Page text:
Good question!

 Posted By: je froilan m. clerigo
02-Apr-2008

During cross-examination, we sometimes let go of a potentially fertile area of inquiry just because we are met with an objection and didn't know how to overcome it by re-phrasing our question properly.

For instance, consider this question: "what did the accused mean when he said `I will take care of it?'"

"Incompetent to testify". "The fact sought by the question is not within the personal knowledge of the witness". The sarcastic "the question calls for a conclusion and the witness was not qualified as an expert to read minds." These will be some of the objections this question will encounter.

And, the objection will probably be sustained too, mainly because the question asks the witness for a fact or facts that are not within his personal knowledge.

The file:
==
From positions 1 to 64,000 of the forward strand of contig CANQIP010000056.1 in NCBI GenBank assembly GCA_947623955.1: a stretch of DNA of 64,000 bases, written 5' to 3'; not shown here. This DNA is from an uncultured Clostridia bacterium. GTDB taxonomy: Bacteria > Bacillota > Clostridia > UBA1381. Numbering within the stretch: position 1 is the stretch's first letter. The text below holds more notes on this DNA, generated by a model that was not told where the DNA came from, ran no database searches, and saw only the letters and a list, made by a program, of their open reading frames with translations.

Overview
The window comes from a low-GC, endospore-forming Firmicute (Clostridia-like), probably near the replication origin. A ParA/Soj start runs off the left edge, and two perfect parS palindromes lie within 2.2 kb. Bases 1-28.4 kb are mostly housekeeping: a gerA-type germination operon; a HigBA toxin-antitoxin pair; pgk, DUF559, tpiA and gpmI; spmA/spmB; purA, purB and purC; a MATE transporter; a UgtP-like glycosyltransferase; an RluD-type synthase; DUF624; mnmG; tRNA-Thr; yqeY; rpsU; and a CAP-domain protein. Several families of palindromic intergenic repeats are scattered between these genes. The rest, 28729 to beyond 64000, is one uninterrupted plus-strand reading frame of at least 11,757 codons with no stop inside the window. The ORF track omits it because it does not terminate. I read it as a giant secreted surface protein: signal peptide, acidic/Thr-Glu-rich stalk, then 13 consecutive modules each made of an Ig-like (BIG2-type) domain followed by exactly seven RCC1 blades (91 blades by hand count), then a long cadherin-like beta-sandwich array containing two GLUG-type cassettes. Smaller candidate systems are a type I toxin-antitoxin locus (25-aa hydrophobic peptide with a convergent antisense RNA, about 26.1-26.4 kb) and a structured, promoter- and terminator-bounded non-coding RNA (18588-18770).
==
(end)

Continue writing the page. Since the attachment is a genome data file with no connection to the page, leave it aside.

Don't give up just yet. If you think you are on to something and the answer may be a worthwhile try, take a different approach, one that would elicit an answer that is within the witness's personal knowledge. Try this: "what was your understanding of what the accused meant when he told you 'I'll take care of it'?" This should not be hearsay because the understanding of the witness is certainly within his knowledge.

Creativity is second only to practice in the game of litigation.